1. Make Sure Your Child Gets Enough Sleep

Children ages 5 to 12 need 10 to 11 hours of sleep every night, according to the National Sleep Foundation. When your child doesn’t get enough sleep, he could have trouble focusing in school and getting along with his parents, teachers, and classmates. And, surprisingly, exhausted children are more likely to be hyper-active. To help your child get a good night’s sleep, make sure his room is quiet and comfortable, enforce a consistent bedtime routine, keep TVs, computers, and electronic games out of his room, and steer him away from caffeine.

2. Make Sure Your Child Eats a Healthy Breakfast

Kids don’t just get cranky when they’re hungry, they also have a harder time concentrating, solving problems, and recalling things from memory. Eating a healthy breakfast can keep hunger pangs at bay and can help improve grades and standardized test scores. Offer healthy protein sources such as lean meat, nuts, and eggs, and serve whole-grain breads and cereals. Encourage kids to eat one of their five daily servings of fruits and vegetables at the breakfast table, too.

3. Manage Screen Time

With television, video games, computers, and smartphones, kids can spend a lot of time looking at electronic screens. It’s important for parents to set limits and make sure their children aren’t missing out on exercising, playing, socializing, and studying because of screen time. Elementary school students shouldn’t have more than an hour of screen time each day, and middle school students shouldn’t have more than two hours per day, according to the American Academy of Pediatrics. Time spent on the computer doing schoolwork does not count toward those limits, says Douglas Gentile, an associate professor of developmental psychology at Iowa State University. Choose quality, age-appropriate TV shows and computer games. The Common Sense Media website is a good source of parent and expert media reviews.

4. Choose Activities Carefully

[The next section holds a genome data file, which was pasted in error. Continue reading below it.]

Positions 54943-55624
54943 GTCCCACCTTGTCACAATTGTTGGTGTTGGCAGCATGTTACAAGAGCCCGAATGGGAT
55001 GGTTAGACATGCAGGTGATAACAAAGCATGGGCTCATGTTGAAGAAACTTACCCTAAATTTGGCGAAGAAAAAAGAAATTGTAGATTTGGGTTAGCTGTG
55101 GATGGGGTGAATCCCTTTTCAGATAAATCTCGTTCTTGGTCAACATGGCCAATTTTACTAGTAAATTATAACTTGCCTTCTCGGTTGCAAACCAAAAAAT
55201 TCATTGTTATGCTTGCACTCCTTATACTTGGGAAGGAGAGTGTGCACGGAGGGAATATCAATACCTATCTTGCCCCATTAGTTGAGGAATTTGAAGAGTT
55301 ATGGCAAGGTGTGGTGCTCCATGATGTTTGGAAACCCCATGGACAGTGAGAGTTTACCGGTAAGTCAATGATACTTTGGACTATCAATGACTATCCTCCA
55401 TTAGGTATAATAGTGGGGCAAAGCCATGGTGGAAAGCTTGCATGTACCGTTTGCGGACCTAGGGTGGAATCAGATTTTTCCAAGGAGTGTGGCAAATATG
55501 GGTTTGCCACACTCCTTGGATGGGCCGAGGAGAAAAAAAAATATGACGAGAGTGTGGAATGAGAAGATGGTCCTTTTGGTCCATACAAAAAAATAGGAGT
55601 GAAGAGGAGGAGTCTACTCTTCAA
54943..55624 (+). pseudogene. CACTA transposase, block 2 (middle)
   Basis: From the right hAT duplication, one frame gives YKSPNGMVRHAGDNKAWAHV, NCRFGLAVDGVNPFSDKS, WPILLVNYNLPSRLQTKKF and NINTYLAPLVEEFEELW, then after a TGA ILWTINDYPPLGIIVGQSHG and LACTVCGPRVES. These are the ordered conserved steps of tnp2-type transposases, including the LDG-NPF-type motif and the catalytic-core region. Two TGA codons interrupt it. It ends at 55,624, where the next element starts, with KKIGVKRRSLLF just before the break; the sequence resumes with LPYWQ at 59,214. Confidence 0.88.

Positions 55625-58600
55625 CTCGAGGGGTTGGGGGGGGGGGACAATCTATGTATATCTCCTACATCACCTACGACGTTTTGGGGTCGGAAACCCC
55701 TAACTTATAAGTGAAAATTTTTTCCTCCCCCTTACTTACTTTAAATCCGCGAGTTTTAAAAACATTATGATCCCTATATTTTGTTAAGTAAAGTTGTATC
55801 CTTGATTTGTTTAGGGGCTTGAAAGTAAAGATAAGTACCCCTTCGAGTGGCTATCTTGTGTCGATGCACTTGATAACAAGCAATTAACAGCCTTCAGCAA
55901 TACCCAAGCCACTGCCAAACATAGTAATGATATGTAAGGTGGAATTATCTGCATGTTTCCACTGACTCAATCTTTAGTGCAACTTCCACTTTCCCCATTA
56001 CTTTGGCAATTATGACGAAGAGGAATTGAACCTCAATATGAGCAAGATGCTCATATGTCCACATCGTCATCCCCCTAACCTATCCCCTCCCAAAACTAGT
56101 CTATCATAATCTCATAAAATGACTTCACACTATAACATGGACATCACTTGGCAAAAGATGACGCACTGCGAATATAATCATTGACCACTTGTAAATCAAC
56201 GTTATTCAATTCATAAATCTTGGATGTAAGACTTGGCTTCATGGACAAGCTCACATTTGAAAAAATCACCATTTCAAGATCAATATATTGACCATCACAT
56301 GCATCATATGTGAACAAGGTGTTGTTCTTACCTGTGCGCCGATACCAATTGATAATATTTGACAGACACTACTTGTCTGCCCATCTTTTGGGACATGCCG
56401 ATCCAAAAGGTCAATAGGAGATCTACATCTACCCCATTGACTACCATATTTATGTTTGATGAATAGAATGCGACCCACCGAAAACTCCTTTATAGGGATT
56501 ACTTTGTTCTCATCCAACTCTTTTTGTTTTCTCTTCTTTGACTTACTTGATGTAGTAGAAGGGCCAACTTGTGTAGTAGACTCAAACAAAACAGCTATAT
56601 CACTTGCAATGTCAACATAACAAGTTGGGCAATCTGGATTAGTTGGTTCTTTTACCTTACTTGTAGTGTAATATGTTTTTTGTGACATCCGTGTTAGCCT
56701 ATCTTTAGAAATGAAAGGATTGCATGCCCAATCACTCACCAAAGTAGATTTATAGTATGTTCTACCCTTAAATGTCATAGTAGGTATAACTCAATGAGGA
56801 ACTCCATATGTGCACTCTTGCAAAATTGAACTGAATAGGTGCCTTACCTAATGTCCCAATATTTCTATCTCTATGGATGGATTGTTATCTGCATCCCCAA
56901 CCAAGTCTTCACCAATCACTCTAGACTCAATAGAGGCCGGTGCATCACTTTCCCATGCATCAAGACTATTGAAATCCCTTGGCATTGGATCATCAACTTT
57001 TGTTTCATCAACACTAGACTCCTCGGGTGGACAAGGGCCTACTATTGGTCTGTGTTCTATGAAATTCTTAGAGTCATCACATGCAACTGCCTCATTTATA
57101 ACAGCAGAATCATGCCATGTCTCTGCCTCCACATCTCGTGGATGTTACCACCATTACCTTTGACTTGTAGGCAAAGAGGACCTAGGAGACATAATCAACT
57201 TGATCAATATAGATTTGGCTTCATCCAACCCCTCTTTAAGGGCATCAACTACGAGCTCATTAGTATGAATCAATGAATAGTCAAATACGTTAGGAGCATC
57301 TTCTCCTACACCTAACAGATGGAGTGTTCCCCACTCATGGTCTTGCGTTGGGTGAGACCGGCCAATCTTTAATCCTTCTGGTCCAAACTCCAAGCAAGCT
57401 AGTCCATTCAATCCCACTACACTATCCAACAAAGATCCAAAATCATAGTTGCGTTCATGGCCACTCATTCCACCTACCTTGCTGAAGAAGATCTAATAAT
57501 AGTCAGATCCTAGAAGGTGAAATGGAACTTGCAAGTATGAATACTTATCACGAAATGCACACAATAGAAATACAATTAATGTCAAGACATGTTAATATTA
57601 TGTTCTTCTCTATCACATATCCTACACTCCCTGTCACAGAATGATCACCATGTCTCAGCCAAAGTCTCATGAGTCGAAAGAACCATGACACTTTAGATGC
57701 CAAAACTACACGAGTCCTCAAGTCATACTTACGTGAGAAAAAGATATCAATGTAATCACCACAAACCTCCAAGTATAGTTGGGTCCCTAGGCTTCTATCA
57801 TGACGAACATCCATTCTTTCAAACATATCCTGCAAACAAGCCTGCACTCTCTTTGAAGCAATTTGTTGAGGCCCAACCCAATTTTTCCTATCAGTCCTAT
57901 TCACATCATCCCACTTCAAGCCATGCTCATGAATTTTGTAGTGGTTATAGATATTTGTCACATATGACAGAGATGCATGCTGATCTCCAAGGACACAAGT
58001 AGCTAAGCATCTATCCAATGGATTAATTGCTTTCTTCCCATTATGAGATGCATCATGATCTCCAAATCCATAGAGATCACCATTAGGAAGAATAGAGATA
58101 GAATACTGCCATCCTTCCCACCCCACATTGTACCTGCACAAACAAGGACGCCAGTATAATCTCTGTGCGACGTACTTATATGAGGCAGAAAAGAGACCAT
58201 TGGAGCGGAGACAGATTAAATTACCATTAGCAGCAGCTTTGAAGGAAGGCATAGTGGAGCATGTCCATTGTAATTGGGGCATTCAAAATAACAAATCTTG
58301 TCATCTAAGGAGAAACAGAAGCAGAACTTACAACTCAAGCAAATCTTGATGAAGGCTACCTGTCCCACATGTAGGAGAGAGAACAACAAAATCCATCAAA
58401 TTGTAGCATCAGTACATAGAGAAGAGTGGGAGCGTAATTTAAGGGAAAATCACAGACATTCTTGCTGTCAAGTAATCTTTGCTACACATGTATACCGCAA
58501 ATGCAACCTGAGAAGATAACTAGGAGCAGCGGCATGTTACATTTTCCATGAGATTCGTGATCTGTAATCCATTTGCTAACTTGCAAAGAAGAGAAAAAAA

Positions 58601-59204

Make sure the extracurricular activities you and your child choose have value, says Carolyn Dalgliesh, a Rhode Island-based professional organizer who specializes in helping kids who are anxious or distracted. Is she having fun? Getting fit? Learning how to be part of a team? Nurturing a talent? Following a dream? If you’re not sure what you’re getting out of an extra-curricular activity and your child doesn’t know either, it might be time to drop it. If the activity adds value to your child’s life, make sure she gets the most out of the experience. Help her with scheduling so she has time for the activity as well as for school, fun, and family.

5. Make Sure Your Child Stays Active

Children and teenagers need an hour or more of physical activity each day, according to the Centers for Disease Control and Prevention. Most of that exercise should be aerobic, and it’s fine to count brisk walking and other moderately intense forms of exercise. Try to include intense aerobic activity at least three times per week. Your child also needs muscle-strengthening activities such as gymnastics or old-school push-ups three times a week. If your child doesn’t seem to enjoy physical activity, try different types of exercise until the child finds something he can stick with. Make time for exercise by taking a walk together after dinner, stopping off at a playground while running errands, or downloading workout videos.

6. Read Whenever You Can

Yes, you should read to your young child every day for at least 30 minutes. Yes, you should make sure your older child has the opportunity to read independently or with you for half an hour each day. But that reading does not have to take place at bedtime, says Linda Bradley, an associate professor of literacy studies at Georgia College in Milledgeville, Ga. Squeeze in that reading time whenever possible. You don’t have to do it all in one stretch. “And at night, it is OK to choose sleep over reading, if that’s what you and your child need,” she says. Make reading with your child part of your daily routine by reading words as they appear in everyday life, whether on street signs or food labels.

7. Save Some Time for Play

Kids need time to play and relax. They need opportunities to choose what they want to do, with their friends or by themselves. A busy school life combined with activities and family time can squeeze out playtime. The decline in free play has contributed to anxiety, depression, short attention spans, and problems with self-control, according to the American Journal of Play. Make sure your children have the opportunities to do what they’re designed to do. Playtime helps students do better in school by improving their social skills and releasing stress. Most important, play just makes kids happy.

Journalist Patti Ghezzi covered education and schools for 10 years for the Atlanta Journal-Constitution. She lives in Avondale Estates, Ga., with her family, which includes husband Jason, daughter Celia, and geriatric mutt Albany.